Several years prior to the start of this project, microcosms from an industrial site exhibited activity consistent with anaerobic bio-oxidation of VC. After consuming several repeat additions of VC under presumptively anaerobic conditions, the rate of VC consumption slowed considerably and the microcosms were set aside. When this project started (six years after the original microcosms were established), an attempt was made to revive the VC biodegradation activity. All attempts to transfer material into defined medium or stimulation of anaerobic VC oxidation activity in these samples failed. The only activity recovered from the groundwater or original microcosms by culturing was the aerobic oxidization of VC. An aerobic VC oxidizer was subsequently isolated and identified as being related to previously described VC oxidizing Mycobacterium spp. This phylotype was also the most numerous in a bacterial 16S rRNA gene clone library, representing 38% of the total clones. The isolation of an aerobic Mycobacterium sp. strain from presumably anaerobic groundwater highlights the fact that groundwater contamination plumes are dynamic, and understandings of the biogeochemical cycles within are not fully understood. Studies that track VC in shallow aquifers show VC mineralization under hypoxic conditions, though this is the first study to identify an organism that may be responsible for these in situ observations. Further studies must be performed to determine whether these strains of Mycobacterium spp. play an important role in in situ VC mineralization.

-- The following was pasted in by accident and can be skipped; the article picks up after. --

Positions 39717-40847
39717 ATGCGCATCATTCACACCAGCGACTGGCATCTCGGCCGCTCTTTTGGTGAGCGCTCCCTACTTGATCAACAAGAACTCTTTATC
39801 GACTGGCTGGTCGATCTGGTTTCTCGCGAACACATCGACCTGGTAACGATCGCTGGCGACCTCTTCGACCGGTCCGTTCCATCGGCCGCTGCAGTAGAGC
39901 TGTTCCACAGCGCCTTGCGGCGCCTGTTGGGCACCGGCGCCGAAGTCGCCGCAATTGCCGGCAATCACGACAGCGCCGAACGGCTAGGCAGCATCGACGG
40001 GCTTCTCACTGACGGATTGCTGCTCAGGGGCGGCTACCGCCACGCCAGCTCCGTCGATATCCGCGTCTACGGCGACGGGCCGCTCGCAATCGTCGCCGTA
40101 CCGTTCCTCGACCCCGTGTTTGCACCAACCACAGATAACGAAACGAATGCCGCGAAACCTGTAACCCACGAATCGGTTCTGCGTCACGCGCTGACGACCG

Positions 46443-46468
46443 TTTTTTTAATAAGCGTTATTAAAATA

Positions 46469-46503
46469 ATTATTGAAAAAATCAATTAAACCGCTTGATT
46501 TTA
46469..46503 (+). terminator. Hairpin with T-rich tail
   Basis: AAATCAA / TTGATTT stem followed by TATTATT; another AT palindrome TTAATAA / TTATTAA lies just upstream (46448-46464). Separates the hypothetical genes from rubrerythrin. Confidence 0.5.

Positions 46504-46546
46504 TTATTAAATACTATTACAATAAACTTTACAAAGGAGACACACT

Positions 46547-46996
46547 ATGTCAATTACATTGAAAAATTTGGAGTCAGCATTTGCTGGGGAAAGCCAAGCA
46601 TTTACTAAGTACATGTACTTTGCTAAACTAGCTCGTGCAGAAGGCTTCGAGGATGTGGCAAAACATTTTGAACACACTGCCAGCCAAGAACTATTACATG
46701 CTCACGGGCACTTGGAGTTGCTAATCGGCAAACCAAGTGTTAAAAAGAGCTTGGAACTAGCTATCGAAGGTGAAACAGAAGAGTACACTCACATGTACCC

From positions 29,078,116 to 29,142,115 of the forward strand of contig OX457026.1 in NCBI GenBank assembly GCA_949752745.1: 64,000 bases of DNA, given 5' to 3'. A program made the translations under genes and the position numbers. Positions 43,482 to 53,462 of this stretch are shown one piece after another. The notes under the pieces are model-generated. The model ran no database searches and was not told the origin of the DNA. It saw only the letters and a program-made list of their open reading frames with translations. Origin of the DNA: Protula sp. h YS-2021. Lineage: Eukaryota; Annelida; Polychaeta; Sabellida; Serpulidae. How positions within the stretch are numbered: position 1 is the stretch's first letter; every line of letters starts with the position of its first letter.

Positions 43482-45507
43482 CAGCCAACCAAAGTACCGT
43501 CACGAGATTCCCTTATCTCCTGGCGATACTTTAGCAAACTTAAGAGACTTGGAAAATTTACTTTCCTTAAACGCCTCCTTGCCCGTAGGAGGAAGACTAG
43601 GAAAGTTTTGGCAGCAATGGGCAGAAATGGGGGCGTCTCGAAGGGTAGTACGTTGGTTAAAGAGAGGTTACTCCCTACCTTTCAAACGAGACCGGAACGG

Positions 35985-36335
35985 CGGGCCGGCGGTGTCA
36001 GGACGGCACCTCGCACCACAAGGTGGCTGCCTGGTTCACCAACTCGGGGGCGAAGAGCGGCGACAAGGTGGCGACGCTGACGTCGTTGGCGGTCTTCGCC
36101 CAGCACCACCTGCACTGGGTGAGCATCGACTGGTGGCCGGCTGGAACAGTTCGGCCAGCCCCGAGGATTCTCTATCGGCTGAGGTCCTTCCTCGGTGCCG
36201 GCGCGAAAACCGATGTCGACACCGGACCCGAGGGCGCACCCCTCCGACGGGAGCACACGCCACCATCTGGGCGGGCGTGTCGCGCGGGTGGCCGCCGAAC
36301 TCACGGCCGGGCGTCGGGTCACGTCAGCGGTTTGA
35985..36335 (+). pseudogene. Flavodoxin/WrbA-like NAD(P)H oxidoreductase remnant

Despite microcosm evidence that anaerobic VC oxidation occurs within contaminated sites, the organisms involved have so far evaded enrichment and identification in the laboratory. At some of these sites, it is possible that oxygen is below the level of detection but high enough to allow for aerobic VC oxidation. Compound-specific isotope analysis can be used to reduce uncertainty about the fate of biotransformed ethenes, but cannot fully explain the observed VC loss at contaminated sites. To accurately assess the flux of VC at sites where VC is observed to be decreasing without concomitant ethene formation, detection of known VC-oxidizing phylotypes like Mycobacterium spp. within a plume in comparison to non-contaminated groundwater could be indicative of aerobic oxidation of VC at levels of oxygen below detection, as would the ability to enrich aerobic VC oxidizers as demonstrated in this study.